At the same time, Brown’s proposals are practical, especially compared to the costs of doing nothing. For instance, the proposed budget for “eradicating poverty and stabilizing population” around the world is US$77 billion per year (including such measures as universal primary education and universal basic health care). For “restoring the earth” (including reforestation and stabilization of water tables), the ticket is $113 billion per year. In each category (feeding the world, making cities livable, increasing energy efficiency, and turning to renewable energy), he offers numerous examples of working solutions. Some involve public investments, as when Pennsylvania State University bought free passes for all its students, faculty, and staff on the local city bus line for $1 million per year. Some involve specific changes in policy, such as banning nonrefillable bottles. Many of Brown’s solutions represent business opportunities. For instance, he cites Caterpillar Inc.’s engine remanufacturing division, which recycles old diesel engines into new ones, for generating $1 billion per year in sales and growing at 15 percent per year.
The final chapter, “The Great Mobilization,” includes a clear discussion of shifts in gasoline and other carbon taxes. (See “Pollution, Prices, and Perception,” by Daniel Gabaldon, s+b, Spring 2009.) Brown quotes Harvard economics professor N. Gregory Mankiw: “Cutting income taxes while increasing gasoline taxes would lead to more rapid economic growth, less traffic congestion, safer roads, and reduced risk of global warming — all without jeopardizing long-term fiscal solvency. This may be the closest thing to a free lunch economics has to offer.” This, according to Brown, would be more effective than either bans and regulations or market-based cap and trade schemes — assuming that the political will for such measures can be found.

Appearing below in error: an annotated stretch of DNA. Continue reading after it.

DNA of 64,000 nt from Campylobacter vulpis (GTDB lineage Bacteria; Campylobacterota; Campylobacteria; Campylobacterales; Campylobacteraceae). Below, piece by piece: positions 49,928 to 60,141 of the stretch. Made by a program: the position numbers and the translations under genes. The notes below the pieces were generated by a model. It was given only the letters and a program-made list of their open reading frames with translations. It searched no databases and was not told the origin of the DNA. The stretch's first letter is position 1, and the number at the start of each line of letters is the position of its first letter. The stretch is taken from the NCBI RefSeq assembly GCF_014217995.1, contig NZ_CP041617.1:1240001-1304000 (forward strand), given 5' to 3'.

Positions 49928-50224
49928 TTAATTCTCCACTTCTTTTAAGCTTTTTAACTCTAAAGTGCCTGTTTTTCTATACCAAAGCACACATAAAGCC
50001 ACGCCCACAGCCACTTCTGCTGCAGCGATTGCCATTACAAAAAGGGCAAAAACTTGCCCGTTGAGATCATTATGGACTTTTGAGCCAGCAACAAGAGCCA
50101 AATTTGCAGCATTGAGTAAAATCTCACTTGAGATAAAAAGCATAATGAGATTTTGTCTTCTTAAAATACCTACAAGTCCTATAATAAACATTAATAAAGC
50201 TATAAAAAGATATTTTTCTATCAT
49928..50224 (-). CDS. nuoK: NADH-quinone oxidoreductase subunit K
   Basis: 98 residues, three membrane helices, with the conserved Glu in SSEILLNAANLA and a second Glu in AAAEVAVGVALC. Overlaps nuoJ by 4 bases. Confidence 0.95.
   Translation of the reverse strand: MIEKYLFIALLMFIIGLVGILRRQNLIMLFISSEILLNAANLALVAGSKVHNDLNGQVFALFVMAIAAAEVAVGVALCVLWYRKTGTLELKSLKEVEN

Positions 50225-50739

Advocates for Cap and Trade
Fred Krupp, as president of the Environmental Defense Fund, has long championed the carbon cap and trade idea. Now, with Miriam Horn, he has published Earth: The Sequel — The Race to Reinvent Energy and Stop Global Warming. (See “The Making of a Market-Minded Environmentalist,” by Fred Krupp, s+b, Summer 2008.) Krupp and Horn argue vehemently against regulations that dictate how to achieve environmental goals. They point out, for instance, that the U.S. Clean Air Act, by mandating the use of scrubbers in power plants in the 1970s, stalled research into scrubbing technology for almost two decades. Why should manufacturers refine their technology when industrial companies are required to buy the version they already offer? Schemes that render the desired end (such as less carbon in the atmosphere) into a marketable asset, but that leave the method entirely up to the producers, get much faster, more effective results.
To be sure, cap and trade approaches have some inherent problems; they are by nature easier to game than, for instance, increased taxes on inefficient cars. Krupp and Horn argue that if we use the carbon cap and trade model widely to establish a true market price for despoiling the environment, the technologies waiting in the wings are powerful enough to get us out of this mess.
Perhaps the most valuable part of the book is its thorough tour of the good, bad, and uncertain of those dozens of new energy technologies. These include, respectively, solar cells that convert 42 percent of the sunlight they capture into electricity; corn ethanol (which returns only 30 percent more fuel than it takes to produce it, at the same time driving up world food prices); and underground coal gasification. Some of the most fascinating experiments described in this book include genetically modified yeast that can eat straw, kudzu, or wood chips and excrete “everything we now get from a barrel of oil, ranging from industrial chemicals and plastics to diesel and jet fuel.” The authors describe multiple entrepreneurial endeavors: a company that builds windows that darken in intense sunlight, another business that makes software that powers down idle computers throughout a network, and a construction supply startup (Serious Materials Inc.) that aims to produce cement emitting 90 percent less carbon in its production than conventional cement does.